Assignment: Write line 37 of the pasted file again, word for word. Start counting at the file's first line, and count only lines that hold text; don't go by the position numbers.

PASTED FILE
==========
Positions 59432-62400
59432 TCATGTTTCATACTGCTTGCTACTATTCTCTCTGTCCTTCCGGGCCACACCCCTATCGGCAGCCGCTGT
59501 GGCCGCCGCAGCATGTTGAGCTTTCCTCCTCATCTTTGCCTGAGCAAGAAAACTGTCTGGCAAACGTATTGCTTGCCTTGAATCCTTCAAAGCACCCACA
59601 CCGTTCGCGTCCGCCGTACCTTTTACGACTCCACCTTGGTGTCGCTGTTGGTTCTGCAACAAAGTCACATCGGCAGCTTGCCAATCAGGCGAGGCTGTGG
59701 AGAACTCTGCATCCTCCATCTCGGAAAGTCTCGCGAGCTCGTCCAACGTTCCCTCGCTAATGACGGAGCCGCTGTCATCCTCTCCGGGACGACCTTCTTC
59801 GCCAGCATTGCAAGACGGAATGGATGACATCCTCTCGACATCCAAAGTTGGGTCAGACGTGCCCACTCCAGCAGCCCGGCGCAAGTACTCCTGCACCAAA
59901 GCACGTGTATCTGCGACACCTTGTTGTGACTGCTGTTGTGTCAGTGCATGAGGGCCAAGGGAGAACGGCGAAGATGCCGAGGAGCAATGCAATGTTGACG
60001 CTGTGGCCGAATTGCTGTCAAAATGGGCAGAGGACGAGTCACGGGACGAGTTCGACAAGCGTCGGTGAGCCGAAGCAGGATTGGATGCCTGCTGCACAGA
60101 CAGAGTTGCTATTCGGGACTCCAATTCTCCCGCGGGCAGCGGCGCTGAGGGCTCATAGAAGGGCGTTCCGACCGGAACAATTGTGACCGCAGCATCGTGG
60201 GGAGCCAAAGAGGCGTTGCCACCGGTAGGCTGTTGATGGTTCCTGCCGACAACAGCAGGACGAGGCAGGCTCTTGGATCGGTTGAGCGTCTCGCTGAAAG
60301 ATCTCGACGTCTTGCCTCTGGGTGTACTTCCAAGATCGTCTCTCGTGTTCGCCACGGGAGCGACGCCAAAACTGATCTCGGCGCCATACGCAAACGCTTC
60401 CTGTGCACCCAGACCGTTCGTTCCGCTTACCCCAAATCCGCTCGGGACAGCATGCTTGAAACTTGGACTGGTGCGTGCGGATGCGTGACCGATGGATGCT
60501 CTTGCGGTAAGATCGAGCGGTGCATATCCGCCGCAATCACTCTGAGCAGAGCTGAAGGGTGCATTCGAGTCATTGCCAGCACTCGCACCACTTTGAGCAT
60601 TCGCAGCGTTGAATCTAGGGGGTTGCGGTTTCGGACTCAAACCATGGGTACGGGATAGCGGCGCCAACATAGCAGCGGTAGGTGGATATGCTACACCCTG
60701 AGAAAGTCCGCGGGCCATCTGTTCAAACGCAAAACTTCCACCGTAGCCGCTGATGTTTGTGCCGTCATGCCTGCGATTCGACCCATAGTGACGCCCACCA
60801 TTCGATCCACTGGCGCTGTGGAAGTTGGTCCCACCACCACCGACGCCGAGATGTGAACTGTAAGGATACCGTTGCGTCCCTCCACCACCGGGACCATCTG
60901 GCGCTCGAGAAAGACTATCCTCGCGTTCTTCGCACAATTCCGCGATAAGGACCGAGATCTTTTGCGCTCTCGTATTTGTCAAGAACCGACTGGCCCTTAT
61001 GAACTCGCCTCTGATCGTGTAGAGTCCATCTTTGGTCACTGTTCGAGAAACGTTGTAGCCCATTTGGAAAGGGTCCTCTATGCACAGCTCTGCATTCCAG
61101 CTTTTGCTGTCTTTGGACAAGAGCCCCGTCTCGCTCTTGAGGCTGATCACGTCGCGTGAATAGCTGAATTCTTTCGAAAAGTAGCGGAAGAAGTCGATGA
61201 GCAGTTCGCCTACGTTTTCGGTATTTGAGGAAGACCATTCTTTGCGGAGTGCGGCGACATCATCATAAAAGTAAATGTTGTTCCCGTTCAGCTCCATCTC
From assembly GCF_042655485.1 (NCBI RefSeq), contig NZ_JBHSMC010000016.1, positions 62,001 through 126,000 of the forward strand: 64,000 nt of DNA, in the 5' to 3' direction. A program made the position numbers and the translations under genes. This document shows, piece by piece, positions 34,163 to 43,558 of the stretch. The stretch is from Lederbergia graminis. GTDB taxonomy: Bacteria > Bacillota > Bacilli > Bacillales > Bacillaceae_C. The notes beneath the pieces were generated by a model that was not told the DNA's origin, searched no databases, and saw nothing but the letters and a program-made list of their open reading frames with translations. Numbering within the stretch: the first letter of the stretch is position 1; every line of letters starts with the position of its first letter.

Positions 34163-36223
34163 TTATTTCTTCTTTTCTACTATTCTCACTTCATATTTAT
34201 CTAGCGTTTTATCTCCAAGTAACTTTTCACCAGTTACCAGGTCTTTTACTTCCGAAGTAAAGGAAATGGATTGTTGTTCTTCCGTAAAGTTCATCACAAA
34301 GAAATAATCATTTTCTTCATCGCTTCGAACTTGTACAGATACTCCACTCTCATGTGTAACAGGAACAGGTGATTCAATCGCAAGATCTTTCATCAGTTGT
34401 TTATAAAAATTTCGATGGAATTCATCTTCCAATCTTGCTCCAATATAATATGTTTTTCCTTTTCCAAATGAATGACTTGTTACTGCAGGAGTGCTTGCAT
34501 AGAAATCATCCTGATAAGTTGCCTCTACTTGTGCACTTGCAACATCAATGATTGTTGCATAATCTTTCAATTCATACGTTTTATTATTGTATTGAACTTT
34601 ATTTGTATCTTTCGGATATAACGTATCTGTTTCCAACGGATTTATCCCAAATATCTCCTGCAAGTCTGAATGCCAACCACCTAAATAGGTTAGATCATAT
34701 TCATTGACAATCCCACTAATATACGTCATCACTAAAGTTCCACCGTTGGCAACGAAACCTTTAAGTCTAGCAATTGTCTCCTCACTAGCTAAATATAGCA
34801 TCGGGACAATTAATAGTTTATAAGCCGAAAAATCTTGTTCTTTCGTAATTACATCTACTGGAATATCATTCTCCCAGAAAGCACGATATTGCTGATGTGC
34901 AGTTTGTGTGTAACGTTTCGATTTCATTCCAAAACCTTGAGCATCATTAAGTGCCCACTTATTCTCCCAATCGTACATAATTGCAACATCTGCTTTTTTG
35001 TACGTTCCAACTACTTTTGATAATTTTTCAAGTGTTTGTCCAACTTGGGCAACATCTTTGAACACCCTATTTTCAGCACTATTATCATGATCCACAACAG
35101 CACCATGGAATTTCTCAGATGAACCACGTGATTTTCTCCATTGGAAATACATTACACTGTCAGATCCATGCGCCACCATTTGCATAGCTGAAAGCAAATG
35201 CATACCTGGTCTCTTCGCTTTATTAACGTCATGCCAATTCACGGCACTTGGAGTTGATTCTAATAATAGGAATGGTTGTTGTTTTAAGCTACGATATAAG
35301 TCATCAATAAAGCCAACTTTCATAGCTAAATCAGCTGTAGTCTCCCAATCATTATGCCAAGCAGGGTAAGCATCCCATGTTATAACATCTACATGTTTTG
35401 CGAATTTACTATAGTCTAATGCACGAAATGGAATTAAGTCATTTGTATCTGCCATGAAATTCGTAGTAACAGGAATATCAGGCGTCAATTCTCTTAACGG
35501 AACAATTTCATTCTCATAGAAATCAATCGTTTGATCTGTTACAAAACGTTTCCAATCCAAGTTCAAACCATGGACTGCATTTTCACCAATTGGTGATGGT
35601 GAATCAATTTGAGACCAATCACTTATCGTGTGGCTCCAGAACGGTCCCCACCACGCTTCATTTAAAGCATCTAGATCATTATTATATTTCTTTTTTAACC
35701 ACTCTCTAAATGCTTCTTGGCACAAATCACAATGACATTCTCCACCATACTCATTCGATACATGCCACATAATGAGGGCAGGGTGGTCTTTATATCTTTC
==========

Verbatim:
35501 AACAATTTCATTCTCATAGAAATCAATCGTTTGATCTGTTACAAAACGTTTCCAATCCAAGTTCAAACCATGGACTGCATTTTCACCAATTGGTGATGGT